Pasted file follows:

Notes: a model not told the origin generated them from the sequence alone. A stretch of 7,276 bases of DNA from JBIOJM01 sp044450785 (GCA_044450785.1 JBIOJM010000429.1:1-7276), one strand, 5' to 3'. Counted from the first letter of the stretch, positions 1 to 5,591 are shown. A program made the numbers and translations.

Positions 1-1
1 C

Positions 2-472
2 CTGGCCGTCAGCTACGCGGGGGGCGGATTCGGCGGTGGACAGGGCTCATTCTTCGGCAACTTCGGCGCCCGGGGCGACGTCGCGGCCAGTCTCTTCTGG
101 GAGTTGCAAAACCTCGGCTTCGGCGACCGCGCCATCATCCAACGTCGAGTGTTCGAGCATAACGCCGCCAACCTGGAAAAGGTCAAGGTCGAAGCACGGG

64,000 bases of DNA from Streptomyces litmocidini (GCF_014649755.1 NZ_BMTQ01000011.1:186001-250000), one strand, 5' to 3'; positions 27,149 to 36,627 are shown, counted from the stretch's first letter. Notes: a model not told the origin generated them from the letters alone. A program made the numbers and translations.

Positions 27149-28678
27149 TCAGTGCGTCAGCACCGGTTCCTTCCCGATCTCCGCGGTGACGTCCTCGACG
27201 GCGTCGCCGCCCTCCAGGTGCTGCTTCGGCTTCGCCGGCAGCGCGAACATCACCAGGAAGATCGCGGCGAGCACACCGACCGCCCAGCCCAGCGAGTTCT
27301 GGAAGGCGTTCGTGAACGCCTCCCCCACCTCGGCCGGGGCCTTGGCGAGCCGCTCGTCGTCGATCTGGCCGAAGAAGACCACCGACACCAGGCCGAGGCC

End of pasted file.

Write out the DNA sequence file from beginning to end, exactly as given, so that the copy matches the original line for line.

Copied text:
Notes: a model not told the origin generated them from the sequence alone. A stretch of 7,276 bases of DNA from JBIOJM01 sp044450785 (GCA_044450785.1 JBIOJM010000429.1:1-7276), one strand, 5' to 3'. Counted from the first letter of the stretch, positions 1 to 5,591 are shown. A program made the numbers and translations.

Positions 1-1
1 C

Positions 2-472
2 CTGGCCGTCAGCTACGCGGGGGGCGGATTCGGCGGTGGACAGGGCTCATTCTTCGGCAACTTCGGCGCCCGGGGCGACGTCGCGGCCAGTCTCTTCTGG
101 GAGTTGCAAAACCTCGGCTTCGGCGACCGCGCCATCATCCAACGTCGAGTGTTCGAGCATAACGCCGCCAACCTGGAAAAGGTCAAGGTCGAAGCACGGG

64,000 bases of DNA from Streptomyces litmocidini (GCF_014649755.1 NZ_BMTQ01000011.1:186001-250000), one strand, 5' to 3'; positions 27,149 to 36,627 are shown, counted from the stretch's first letter. Notes: a model not told the origin generated them from the letters alone. A program made the numbers and translations.

Positions 27149-28678
27149 TCAGTGCGTCAGCACCGGTTCCTTCCCGATCTCCGCGGTGACGTCCTCGACG
27201 GCGTCGCCGCCCTCCAGGTGCTGCTTCGGCTTCGCCGGCAGCGCGAACATCACCAGGAAGATCGCGGCGAGCACACCGACCGCCCAGCCCAGCGAGTTCT
27301 GGAAGGCGTTCGTGAACGCCTCCCCCACCTCGGCCGGGGCCTTGGCGAGCCGCTCGTCGTCGATCTGGCCGAAGAAGACCACCGACACCAGGCCGAGGCC